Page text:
The world’s biggest educational publisher will release all future editions of its U.S. titles digitally first, as students dump their traditional textbooks and switch to online learning.
Britain’s Pearson Plc used to rely heavily on selling the chunky, expensive textbooks that students needed to pass their exams. The arrival of cheaper information online and a new trend for renting rather than buying course materials forced it into a painful adjustment.
Silicon Valley dictionary:
Apple(n) – America’s first trillion-dollar company, which achieved inordinate success through groundbreaking products such as the Macintosh, iPod and iPhone. After it ran out of ideas for new products, Apple maintained its dominance by coming up with new ways to force its customers to purchase expensive accessories. See dongle.
dongle(n) A small, expensive and easily misplaced piece of computer gear. Usually required when a company revolutionizes its products by getting rid of all the ports that are compatible with the accessories you already own. See Apple.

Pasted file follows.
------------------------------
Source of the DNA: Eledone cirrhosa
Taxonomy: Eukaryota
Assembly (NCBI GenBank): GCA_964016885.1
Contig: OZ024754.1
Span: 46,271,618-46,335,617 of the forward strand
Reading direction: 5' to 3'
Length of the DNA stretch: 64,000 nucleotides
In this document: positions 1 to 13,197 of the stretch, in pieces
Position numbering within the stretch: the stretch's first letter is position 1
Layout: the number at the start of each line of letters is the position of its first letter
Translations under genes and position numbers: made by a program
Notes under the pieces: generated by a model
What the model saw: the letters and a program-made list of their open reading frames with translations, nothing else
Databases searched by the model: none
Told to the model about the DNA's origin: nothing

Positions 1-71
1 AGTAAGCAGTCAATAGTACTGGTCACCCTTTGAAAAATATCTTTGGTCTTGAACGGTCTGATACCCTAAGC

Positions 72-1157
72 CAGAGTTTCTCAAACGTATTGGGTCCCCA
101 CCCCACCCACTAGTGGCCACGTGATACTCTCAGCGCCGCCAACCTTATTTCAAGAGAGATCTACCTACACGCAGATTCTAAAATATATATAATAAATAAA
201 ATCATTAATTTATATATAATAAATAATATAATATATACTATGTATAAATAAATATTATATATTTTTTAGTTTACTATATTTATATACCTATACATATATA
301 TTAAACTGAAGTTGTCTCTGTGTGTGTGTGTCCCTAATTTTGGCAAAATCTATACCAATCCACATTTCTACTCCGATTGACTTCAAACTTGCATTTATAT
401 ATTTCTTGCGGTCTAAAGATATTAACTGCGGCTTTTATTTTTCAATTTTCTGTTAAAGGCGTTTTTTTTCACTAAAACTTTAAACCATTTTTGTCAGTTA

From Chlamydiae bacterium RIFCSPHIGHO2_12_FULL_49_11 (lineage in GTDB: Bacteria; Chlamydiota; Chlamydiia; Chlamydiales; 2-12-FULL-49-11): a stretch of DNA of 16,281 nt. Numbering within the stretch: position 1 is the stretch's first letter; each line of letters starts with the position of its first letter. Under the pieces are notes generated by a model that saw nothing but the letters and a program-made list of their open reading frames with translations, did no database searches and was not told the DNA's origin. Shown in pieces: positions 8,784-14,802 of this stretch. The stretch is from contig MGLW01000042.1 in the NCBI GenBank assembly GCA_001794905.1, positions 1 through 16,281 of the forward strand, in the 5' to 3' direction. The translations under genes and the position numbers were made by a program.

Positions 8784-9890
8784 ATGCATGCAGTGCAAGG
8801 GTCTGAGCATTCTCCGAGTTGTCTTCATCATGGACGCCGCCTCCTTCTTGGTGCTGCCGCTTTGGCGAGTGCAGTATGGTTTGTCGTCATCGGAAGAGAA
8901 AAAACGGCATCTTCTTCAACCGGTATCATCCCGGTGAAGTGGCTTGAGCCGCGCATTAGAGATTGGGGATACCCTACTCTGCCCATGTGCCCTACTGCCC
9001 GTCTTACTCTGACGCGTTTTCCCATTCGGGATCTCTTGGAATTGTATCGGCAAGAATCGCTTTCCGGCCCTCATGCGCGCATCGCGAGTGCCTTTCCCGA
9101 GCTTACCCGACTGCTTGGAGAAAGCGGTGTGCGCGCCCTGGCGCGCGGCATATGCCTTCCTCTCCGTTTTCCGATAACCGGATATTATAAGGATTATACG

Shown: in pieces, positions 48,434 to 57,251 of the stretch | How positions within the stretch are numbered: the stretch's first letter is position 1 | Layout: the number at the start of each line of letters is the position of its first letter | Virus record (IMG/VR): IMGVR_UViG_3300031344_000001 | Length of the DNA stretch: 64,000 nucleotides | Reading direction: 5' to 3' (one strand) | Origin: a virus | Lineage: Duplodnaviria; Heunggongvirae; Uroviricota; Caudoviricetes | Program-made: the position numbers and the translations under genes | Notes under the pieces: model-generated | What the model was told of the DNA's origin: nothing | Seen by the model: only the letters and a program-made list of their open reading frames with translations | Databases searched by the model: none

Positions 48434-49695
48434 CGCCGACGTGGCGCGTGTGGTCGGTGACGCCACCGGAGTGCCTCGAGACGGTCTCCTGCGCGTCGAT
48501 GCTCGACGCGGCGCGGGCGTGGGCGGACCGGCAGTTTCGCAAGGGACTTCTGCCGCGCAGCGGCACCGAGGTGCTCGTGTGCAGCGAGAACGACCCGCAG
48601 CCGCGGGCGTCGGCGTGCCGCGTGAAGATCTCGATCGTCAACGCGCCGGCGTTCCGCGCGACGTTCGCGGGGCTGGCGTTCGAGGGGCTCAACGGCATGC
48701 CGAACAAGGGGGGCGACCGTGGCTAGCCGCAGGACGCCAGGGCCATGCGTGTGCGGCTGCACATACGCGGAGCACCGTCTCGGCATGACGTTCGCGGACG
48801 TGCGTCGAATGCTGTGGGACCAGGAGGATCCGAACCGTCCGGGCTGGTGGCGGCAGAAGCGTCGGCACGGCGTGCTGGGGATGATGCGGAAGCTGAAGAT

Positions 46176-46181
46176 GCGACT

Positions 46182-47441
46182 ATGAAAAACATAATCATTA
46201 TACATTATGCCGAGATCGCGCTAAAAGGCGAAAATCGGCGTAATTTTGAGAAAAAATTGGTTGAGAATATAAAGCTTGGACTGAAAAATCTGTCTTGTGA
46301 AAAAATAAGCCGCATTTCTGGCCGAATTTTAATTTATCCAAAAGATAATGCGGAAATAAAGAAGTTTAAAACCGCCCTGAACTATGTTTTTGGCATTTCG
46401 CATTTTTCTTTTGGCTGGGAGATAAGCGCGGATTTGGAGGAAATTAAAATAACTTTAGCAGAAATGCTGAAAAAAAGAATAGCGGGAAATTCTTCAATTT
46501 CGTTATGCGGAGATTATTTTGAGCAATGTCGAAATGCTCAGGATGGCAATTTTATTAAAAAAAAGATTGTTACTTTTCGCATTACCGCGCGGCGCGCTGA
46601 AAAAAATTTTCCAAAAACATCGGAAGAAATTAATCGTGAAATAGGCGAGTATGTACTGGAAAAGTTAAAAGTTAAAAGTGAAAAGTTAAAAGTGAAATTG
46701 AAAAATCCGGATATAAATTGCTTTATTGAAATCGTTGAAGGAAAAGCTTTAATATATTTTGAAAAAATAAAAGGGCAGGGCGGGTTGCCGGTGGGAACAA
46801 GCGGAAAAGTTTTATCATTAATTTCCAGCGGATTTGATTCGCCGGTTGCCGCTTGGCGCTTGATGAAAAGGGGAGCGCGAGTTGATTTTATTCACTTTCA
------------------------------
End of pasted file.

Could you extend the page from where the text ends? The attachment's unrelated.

There’s been a lot of innovation in the world of bits and software, but not in atoms — real, hard engineering problems. If you had been in college a few decades ago, it would have been a bad career move to go into engineering at Stanford. Instead, there has been a narrow cone of progress around bits (software). (Note: This has been a consistent point in Thiel’s talks.)
Maybe we’ve built the Star Trek computer, but we don’t have anything else from the Star Trek universe. We’ve had a few decades of relative stagnation. The younger generation is now finding it a struggle to live up to the living standards of Baby Boomers.
Despite our shared belief in these ideas (or else why were we doing them together?), we knew (for quite a while and before any tough times hit) that sticking with them through the inevitable painful periods, which always seem to be at the outer edge of what you might have guessed possible, would be much harder than it should be in a world of cold scientific automatons.
Last year, for the first time in four decades, something strange happened in New York City. In a non-recession year, it shrank.
We are supposedly living in the golden age of the American metropolis, with the same story playing out across the country. Dirty and violent downtowns typified by the “mean streets” of the 1970s became clean and safe in the 1990s. Young college graduates flocked to brunchable neighborhoods in the 2000s, and rich companies followed them with downtown offices.
New York is the poster child of this urban renaissance. But as the city has attracted more wealth, housing prices have soared alongside the skyscrapers, and young families have found staying put with school-age children more difficult.
Have a good weekend.